In this fully updated and expanded edition, with recipes throughout, Edge travels from chicken shack to fish camp, from barbecue stand to pie shed. Pop this handy paperback in the glove box to take along on your next road trip. And even if you never get in the car, you’ll enjoy the most savory history that the South has to offer.
Hemingway & Bailey’s Bartending Guide to Great American Writers by Mark Bailey and Edward Hemingway: In this entertaining homage to the golden age of the cocktail, illustrator Edward Hemingway and writer Mark Bailey present the best (and thirstiest) American writers, their favorite cocktails, true stories of their saucy escapades, and intoxicating excerpts from their literary works. It’s the perfect blend of classic cocktail recipes, literary history, and tales of the good old days of extravagant Martini lunches and delicious excess.
When Algonquin Round Table legend Robert Benchley was asked if he knew that drinking was a slow death, Benchley took a sip of his cocktail and replied, “So who’s in a hurry?” Hunter S. Thompson took Muhammad Ali’s health tip to eat grapefruit every day; he just added liquor to the mix. Invited to a “come as you are” party, F. Scott Fitzgerald and his wife, Zelda, arrived in their pajamas ready for their cocktail of choice: a Gin Rickey.
Forty-three classic American writers, forty-three authentic cocktail recipes, forty-three telling anecdotes about the high life, and forty-three samples of the best writing in literature –Hemingway & Bailey’s Bartending Guide to Great American Writers delivers straight-up fun.
52 Loaves by William Alexander: William Alexander is determined to bake the perfect loaf of bread. He tasted it long ago, in a restaurant, and has been trying to reproduce it ever since. Without success. Now, on the theory that practice makes perfect, he sets out to bake peasant bread every week until he gets it right. He bakes his loaf from scratch. And because Alexander is nothing if not thorough, he really means from scratch: growing, harvesting, winnowing, threshing, and milling his own wheat.
An original take on the six-thousand-year-old staple of life, 52 Loaves explores the nature of obsession, the meditative quality of ritual, the futility of trying to re-create something perfect, our deep connection to the earth, and the mysterious instinct that makes all of us respond to the aroma of baking bread.
Camille Glenn’s Old-Fashioned Christmas Cookbook by Camille Glenn: A keepsake cookbook inspired by the classic meal of holidays past, from the author of THE HERITAGE OF SOUTHERN COOKING. It’s divided into nineteen holiday menus, which salute seasonal activities from “Trimming the Tree” to “Ringing in the New Year.” A BOOK-OF-THE-MONTH CLUB’S GOOD COOK BOOK CLUB SELECTION.
The Saint of Lost Things by Christopher Castellani: It is 1953 in the tight-knit Italian neighborhood in Wilmington, Delaware. Maddalena Grasso has lost her country, her family, and the man she loved by coming to America; her mercurial husband, Antonio, has lost his opportunity to realize the American Dream; their new friend, Guilio Fabbri, a shy accordion player, has lost his beloved parents.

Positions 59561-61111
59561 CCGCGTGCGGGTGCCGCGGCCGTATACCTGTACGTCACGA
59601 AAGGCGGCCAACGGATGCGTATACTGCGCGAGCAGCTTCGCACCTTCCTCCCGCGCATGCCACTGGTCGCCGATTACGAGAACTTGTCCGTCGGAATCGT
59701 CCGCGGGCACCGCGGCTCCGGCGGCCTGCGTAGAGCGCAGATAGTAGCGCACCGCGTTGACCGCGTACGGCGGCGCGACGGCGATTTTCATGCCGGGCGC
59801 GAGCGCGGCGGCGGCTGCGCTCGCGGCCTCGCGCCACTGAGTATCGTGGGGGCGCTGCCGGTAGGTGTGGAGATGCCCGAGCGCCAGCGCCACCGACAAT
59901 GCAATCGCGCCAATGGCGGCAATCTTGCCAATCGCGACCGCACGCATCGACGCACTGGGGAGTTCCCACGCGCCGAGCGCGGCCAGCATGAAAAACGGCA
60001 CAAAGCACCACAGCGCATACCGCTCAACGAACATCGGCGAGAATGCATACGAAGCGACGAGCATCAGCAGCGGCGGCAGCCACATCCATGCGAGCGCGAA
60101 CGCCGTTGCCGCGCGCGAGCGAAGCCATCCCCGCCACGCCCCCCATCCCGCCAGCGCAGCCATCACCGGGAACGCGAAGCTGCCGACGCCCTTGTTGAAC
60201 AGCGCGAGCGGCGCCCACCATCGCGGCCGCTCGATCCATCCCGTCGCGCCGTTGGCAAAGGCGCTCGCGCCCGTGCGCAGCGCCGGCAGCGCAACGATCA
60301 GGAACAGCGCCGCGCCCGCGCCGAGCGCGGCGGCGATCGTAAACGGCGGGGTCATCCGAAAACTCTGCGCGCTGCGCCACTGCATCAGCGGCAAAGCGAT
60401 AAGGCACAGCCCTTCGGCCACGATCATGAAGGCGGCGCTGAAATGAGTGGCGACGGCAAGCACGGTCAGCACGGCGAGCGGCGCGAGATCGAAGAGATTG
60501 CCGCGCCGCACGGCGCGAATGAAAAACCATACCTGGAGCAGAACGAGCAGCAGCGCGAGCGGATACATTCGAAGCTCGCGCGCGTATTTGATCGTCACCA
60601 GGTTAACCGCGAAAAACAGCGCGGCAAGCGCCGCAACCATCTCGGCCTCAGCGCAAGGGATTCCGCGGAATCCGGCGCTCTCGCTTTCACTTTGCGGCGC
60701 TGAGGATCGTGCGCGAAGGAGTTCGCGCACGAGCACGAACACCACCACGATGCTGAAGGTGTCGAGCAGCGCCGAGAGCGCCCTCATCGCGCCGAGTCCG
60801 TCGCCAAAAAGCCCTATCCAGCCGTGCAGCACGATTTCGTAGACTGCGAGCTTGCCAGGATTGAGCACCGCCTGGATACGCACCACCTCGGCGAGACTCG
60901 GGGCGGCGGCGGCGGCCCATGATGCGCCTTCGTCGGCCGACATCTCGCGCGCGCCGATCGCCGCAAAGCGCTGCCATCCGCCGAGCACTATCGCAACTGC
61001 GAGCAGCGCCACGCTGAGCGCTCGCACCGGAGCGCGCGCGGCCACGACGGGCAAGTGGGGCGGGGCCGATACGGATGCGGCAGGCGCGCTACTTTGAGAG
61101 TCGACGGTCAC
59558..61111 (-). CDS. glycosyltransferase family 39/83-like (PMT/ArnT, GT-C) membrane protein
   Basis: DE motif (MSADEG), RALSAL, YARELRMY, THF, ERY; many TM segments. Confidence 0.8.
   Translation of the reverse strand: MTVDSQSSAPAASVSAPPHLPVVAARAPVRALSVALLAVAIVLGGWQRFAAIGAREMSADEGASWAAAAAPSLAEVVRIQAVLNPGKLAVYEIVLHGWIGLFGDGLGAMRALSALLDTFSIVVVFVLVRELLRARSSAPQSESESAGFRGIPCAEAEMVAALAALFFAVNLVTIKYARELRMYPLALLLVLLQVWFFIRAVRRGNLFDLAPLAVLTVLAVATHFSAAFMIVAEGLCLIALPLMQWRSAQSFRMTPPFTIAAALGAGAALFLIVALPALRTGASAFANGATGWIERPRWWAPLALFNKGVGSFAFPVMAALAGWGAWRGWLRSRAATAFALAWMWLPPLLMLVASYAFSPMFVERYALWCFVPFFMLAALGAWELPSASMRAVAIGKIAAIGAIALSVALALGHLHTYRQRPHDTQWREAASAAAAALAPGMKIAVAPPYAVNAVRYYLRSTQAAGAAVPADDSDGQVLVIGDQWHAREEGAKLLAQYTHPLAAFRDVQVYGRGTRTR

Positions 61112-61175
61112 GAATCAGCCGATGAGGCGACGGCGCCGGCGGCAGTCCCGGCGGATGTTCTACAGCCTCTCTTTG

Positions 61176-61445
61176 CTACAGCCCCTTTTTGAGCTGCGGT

In the shadow of St. Anthony’s Church, named for the patron saint of lost things, the prayers of these troubled but determined people are heard, and fate and circumstances conspire to answer them in unforeseeable ways.
With great authenticity and immediacy, The Saint of Lost Things evokes a bittersweet time in which the world seemed more intimate and knowable, and the American Dream simpler, nobler, and within reach.
Girl Meets God by Lauren F. Winner: Like most of us, Lauren Winner wants something to believe in. The child of a reform Jewish father and a lapsed Southern Baptist mother, she chose to become an Orthodox Jew. But as she faithfully observes the Sabbath rituals and studies Jewish laws, she finds herself increasingly drawn to Christianity. Taking a courageous step, she leaves behind what she loves and converts. Now the even harder part: How does one reinvent a religious self? How does one embrace the new without abandoning the old? How does a convert become spiritually whole.
In Girl Meets God, this appealingly honest young woman takes us through a year in her search for a religious identity. Despite her conversion, she finds that her world is still shaped by her Jewish experiences. Even as she rejoices in the holy days of the Christian calendar, she mourns the Jewish rituals she still holds dear. Attempting to reconcile the two sides of her religious self, Winner applies the lessons of Judaism to the teachings of the New Testament, hosts a Christian seder, and struggles to fit her Orthodox friends into her new religious life.
Ultimately she learns that faith takes practice and belief is an ongoing challenge. Like Anne Lamott’s, Winner’s journey to Christendom is bumpy, but it is the rocky path itself that makes her a perfect guide to exploring spirituality in today’s complicated world. Her engaging approach to religion in the twenty-first century is illuminating, thought-provoking, and most certainly controversial.
Golfing with God by Roland Merullo: Herman “Hank” Fins-Winston was a pro golfer destined for greatness. Now he lives in a condominium on the thirteenth fairway of one of heaven’s glorious courses – a fact he finds surprising and amusing, since for one reason or another, a fair percentage of golfers never make it to paradise. Hank is having the time of his afterlife until he’s summoned one idyllic morning to play a round with the Almighty. It seems that God is having some trouble with His game. As they play the heavenly courses, both in paradise and back on earth, Hank comes to realize that what began as a golf lesson has become a spiritual journey.